THE WHITE HOUSE
Office of the Press Secretary
For Immediate Release May 20, 1996
TEXT OF A LETTER FROM THE PRESIDENT TO THE SPEAKER OF THE HOUSE OF REPRESENTATIVES AND THE PRESIDENT PRO TEMPORE OF THE SENATE
May 20, 1996
Dear Mr. Speaker: (Dear Mr. President:)
On April 11, 1996, I reported that U.S. military forces equipped for combat had entered Monrovia, Liberia, for the purpose of evacuating American citizens and certain third-country nationals from that strife-torn city. This letter is provided, consistent with the War Powers Resolution, to update the Congress on the continued deployment of U.S. forces, including the response by those forces to several isolated attacks on the American Embassy complex on April 30, 1996, and May 6, 1996.
As of this date, U.S. forces have evacuated over 2,300 persons from Monrovia, including over 470 American citizens. The U.S. Special Operations and U.S. Army Europe forces that conducted the initial evacuations have been replaced by U.S. Marines assigned to a Marine Amphibious Ready Group offshore in the immediate vicinity of Monrovia. Approximately 280 Marines and other U.S. military personnel from the total U.S. force of 2,500 are currently ashore at the American Embassy complex. In addition to protecting American lives and property at the Embassy complex, the mission of these forces is to maintain the capability to conduct further evacuations if circumstances warrant.
On April 30, 1996, three separate attacks occurred against the American Embassy complex reportedly involving fighters from several factions. In the first encounter, a U.S. Marine was grazed by a round fired by one of the attackers. The Marines did not return fire, and the injured Marine was able to return to duty on the same day. In the second attack, a Marine was struck by plywood splinters dislodged by an incoming round. During this attack, the Marines returned fire, killing two or more attackers. During the final encounter, approximately 40 to 50 attackers, while apparently engaged in a pursuit of fighters from another faction, fired on the Marines. After the Marines returned fire, one of the attackers fired again. The Marines again returned fire, this time killing two or more attackers.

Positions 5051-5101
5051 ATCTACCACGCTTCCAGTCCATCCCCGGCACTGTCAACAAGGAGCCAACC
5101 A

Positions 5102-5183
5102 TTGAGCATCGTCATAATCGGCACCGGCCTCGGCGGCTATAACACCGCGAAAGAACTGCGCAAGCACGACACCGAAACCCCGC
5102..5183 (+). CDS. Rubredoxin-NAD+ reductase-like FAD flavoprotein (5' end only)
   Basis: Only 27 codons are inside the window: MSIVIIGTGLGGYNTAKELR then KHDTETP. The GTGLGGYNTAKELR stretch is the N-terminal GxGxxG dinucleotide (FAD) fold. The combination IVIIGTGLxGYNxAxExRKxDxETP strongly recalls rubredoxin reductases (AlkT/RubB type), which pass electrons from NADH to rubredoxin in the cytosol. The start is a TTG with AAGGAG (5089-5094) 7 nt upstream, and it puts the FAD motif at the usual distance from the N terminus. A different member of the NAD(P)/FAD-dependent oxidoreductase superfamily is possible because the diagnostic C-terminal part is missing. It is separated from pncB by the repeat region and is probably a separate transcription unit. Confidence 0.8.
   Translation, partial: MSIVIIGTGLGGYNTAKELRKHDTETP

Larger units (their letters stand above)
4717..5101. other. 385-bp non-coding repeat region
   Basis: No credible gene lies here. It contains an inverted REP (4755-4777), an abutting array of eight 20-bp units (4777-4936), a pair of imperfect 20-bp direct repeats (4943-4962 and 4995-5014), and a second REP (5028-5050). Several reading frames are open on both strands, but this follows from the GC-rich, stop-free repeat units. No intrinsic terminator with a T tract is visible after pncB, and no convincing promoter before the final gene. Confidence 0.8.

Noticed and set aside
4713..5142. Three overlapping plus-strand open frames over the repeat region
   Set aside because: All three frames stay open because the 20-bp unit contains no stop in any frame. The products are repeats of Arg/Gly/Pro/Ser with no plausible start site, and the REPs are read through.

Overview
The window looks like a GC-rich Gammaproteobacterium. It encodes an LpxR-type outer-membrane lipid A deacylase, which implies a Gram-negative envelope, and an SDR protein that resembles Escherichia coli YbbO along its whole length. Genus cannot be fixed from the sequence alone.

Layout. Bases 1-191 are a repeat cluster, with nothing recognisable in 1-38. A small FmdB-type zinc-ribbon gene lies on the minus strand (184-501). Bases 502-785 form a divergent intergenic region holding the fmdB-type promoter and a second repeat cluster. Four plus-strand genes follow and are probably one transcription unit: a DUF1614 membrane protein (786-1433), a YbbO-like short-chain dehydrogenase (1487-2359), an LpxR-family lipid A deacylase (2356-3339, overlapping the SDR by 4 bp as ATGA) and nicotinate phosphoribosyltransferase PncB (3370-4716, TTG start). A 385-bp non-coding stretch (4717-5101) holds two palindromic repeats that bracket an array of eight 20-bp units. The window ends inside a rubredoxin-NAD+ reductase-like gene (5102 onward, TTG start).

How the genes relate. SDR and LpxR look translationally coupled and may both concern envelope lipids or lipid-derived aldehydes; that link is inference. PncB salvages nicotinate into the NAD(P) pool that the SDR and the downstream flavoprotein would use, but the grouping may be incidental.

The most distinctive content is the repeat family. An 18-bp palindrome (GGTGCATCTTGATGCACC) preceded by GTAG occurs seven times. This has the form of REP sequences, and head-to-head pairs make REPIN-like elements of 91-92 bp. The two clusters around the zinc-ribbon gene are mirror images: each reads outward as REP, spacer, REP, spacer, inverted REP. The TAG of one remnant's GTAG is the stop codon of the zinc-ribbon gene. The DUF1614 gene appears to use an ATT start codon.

Separately, on May 6, 1996, unknown factional forces fired upon the Embassy complex. The Marines returned fire with machine guns and automatic weapons, driving off the attackers. No U.S. forces were killed or injured in this encounter. One member of the attacking force may have been wounded.
Finally, on May 11, 1996, a U.S. Marine walking on the Embassy compound was struck by a stray round. The Marine was slightly injured. He was treated and returned to full duty. This incident was the result of stray fire between warring factions and appears not to have been directed at the Marines or the Embassy.
The Marine commander reported that during these attacks, U.S. forces opened fire only upon persons who fired upon the Embassy complex. In the judgment of U.S. military commanders, these attacks are sporadic incidents and do not represent an intent to mount a concerted or deliberate attack against the American Embassy or the Marines. We do not intend that U.S. Armed Forces deployed to Liberia become involved in hostilities. Nonetheless, our forces are equipped and prepared to defend American lives and property if necessary.
Our goal is to redeploy U.S. forces once there is no longer a need for enhanced security at the Embassy and a requirement to maintain an on-scene evacuation capability.
I have directed the continued deployment of U.S. forces to Liberia pursuant to my constitutional authority to conduct the foreign relations of the United States and as Commander in Chief and Chief Executive.
I am providing this report as part of my efforts to keep the Congress fully informed concerning this important deployment of U.S. forces. I appreciate the support of the Congress in this action to protect American citizens and our Embassy complex in Monrovia.
WILLIAM J. CLINTON
# # #